2) A cousin of Toronto quiz bowler Bobby Hsu has also programmed a conduit program for conducting long-distance quiz bowl matches, known as JoeQuiz. While it has worked in match settings, both attempts to use it in a Trans-Canada Championship Match setting have failed (once due to a firewall, once due to it crashing after every tossup). Vetovian discussed it further in http://www.hsquizbowl.org/phpBB2/viewtopic.php?t=3416

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Post by Mike Bentley » Sun Feb 18, 2007 11:10 pm

When I get some free time I think I will definitely at least work on a non-networked version of a computerized reader and scoring system.

I think such a system could provide a lot of useful feedback, most prominently the speeding up of matches without dedicated scorekeepers (no adding, writing, or flipping between pages would be necessary) and providing detailed statistical information (such as, for example, average number of points per a particular bonus for all teams at a tournament, or how many teams converted / powered each tossup). While some of the detailed statistics are still possible with paper or comparing against SQBS, they're still a pain in the ass.

I'd probably write the program in Java or Flash or something so that it wouldn't be restrained by platform, as apparently a good contingent of people don't have Windows based laptops.

The program would save the stats after each tossup to avoid most problems with possible crashes.

Tournament directors would beforehand get all the teams and player names and put them in a file that would be distributed to the readers (probably by e-mail). Questions would also be imported from Word documents or equivalents, and also send out to readers. After each round, the readers would e-mail back the current round data to the tournament directory (this would probably be built in) who would then just import the stats into his computer and save a lot of time inputting data.

If anyone maybe wants to look into working on this with me, send me a private message or something.

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Post by BuzzerZen » Mon Feb 19, 2007 1:16 am

Taft already (theoretically; we didn't attempt this at the Mid-Atlantic SCT) supports stats being input from remote locations via the web interface. However, there are currently no safeguards to prevent anyone with the admin password from putting in duplicate data or fake data. Planned features include assigning games to rooms in advance, assigning scorekeeper accounts to rooms, and only letting those accounts provide results for games in their rooms. I'm not planning on doing anything related to question distribution in the immediate future. With a web-based system, all it takes is a laptop and wireless internet to turn your scorekeepers into statistics input monkeys between rounds.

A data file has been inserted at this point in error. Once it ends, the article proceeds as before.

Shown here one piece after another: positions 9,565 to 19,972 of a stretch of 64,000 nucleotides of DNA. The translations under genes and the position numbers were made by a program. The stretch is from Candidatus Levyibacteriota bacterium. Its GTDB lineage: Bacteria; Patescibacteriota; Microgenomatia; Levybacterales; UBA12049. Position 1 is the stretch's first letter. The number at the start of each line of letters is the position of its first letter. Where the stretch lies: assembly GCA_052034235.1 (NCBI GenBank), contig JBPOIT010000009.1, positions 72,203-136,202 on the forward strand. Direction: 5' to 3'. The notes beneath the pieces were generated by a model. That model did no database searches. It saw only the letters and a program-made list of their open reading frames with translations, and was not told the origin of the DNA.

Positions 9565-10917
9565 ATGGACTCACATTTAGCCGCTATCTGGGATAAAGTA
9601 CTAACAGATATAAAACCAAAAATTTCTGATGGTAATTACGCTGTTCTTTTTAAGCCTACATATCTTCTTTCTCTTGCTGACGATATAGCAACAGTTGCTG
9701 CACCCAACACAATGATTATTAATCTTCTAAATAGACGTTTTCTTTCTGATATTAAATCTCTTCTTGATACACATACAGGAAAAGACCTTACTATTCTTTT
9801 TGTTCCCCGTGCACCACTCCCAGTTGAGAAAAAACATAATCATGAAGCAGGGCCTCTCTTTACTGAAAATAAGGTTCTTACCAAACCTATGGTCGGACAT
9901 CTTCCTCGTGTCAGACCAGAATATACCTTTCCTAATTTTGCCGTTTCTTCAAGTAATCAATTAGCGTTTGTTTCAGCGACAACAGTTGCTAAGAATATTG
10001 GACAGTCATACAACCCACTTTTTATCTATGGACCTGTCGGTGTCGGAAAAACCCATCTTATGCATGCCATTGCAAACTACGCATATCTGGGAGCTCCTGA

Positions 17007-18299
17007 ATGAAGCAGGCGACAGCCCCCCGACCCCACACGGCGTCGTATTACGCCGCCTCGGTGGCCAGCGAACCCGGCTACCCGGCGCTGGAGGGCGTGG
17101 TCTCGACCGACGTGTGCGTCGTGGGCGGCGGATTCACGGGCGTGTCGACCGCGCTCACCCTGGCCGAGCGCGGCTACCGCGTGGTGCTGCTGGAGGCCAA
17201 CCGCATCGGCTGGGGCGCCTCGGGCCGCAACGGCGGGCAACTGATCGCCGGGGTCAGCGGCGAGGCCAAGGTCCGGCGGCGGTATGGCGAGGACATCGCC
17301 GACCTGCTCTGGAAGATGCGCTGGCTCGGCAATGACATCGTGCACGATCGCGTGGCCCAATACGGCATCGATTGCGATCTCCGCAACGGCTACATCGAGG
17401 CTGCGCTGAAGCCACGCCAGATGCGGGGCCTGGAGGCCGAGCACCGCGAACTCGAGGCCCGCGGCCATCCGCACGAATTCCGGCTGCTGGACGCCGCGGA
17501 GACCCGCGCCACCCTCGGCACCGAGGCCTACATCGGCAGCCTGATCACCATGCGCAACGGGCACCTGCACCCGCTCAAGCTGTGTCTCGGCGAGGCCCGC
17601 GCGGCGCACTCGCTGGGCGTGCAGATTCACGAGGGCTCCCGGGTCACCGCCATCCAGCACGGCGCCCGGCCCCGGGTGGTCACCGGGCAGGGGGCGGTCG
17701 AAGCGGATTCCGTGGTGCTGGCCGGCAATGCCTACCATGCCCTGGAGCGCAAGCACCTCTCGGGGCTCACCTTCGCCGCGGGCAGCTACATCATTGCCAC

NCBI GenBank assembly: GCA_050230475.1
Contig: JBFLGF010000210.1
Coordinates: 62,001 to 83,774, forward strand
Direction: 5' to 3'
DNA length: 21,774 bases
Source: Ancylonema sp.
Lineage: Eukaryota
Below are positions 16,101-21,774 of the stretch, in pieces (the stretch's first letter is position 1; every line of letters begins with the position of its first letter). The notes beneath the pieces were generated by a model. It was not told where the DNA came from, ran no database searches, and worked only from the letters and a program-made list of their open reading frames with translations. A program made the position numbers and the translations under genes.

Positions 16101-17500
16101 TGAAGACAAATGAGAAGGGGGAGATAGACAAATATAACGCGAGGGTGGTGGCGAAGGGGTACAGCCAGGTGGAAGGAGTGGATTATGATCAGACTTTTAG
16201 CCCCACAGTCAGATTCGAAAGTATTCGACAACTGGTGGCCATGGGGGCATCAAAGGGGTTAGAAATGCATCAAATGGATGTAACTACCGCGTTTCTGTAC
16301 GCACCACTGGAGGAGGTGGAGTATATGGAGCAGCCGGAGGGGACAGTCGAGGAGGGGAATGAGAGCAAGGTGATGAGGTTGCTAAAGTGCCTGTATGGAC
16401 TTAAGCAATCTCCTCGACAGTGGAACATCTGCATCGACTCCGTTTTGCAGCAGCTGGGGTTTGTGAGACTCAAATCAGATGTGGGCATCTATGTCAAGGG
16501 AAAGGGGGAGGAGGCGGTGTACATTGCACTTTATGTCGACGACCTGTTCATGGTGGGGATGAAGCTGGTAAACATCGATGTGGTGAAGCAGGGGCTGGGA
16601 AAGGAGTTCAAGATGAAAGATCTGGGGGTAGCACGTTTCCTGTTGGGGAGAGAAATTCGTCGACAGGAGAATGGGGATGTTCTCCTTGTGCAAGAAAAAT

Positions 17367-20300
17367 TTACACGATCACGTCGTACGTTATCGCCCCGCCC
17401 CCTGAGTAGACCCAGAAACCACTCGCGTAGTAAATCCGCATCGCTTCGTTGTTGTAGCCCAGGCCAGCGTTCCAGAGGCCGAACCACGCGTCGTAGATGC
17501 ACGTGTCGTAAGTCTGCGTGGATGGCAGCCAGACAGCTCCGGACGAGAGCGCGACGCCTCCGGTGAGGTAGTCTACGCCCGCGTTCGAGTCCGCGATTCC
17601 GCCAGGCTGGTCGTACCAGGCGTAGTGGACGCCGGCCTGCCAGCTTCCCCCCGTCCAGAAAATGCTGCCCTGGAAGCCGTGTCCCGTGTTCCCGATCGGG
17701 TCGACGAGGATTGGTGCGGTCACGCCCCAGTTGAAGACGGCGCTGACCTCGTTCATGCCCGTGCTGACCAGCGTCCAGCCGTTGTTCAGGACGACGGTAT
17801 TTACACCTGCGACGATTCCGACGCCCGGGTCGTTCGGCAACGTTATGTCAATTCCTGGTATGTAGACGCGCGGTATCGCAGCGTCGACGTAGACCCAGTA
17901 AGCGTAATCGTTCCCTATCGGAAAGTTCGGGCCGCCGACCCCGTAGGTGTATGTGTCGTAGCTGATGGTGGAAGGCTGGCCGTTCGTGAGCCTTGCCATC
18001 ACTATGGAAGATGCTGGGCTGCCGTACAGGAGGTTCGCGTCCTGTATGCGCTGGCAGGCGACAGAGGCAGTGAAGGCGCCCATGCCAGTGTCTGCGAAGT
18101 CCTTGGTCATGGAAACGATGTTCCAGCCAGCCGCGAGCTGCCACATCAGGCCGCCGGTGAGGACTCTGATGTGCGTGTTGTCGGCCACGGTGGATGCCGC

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Post by grapesmoker » Mon Feb 19, 2007 1:38 am

ikillkenny wrote:When I get some free time I think I will definitely at least work on a non-networked version of a computerized reader and scoring system.
...
If anyone maybe wants to look into working on this with me, send me a private message or something.
Please get in touch with me over email or something (sorry, I don't know yours). I'm interested in working on something similar. Evan (I think that's BuzzerZen's real name), I'd also like to hear from you.
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Post by Andy Saunders » Mon Feb 19, 2007 9:42 am

Can you also get in touch with me so that I can get you in touch with Rico, who has a similar system developed already?

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Post by Mike Bentley » Mon Feb 19, 2007 4:17 pm

I'll send out an e-mail on Wednesday or Thursday when I have some more free time.

Basically, I'm looking to do a program that integrates questions, scorekeeping, and statistics into one interface, which should hopefully save time and provide much more detailed stats for tournament directors who opt to post the questions along with the stats (there will be an option not to do this).

I envision writing the program in Java, and I will be setting up a cvs repository as soon as I can get one working soon.

I would be willing to work with pre-existing software like TAFT (which looks like it does a lot of the stat computation very well) and possibly the scorekeeping program used by Rico.

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Post by First Chairman » Mon Feb 19, 2007 4:42 pm

UNIFICATION baby!!! :) Good luck to all the programmers.
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Post by Matt Weiner » Mon Feb 19, 2007 5:12 pm

Do you want feature requests from non-programmers?
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Post by Mike Bentley » Mon Feb 19, 2007 5:31 pm

Matt Weiner wrote:Do you want feature requests from non-programmers?
Yeah, sure.

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Post by Mike Bentley » Tue Feb 20, 2007 1:16 am

I whipped up some prototype screens in Visual Basic that I plan on posting tomorrow when I get back to my desktop and can actually retreive the password for my webspace.

Hopefully with those prototype screenshots we can idenitfy any missing features or odd choices in design early on.

Also, Jordan from Princeton has kindly provided me a CVS Repoistory for this project, and I think I'll make a blog or wiki or something to centralize everything tomorrow or in the coming days. I'll also send out an e-mail to the other people who have expressed interest in this project.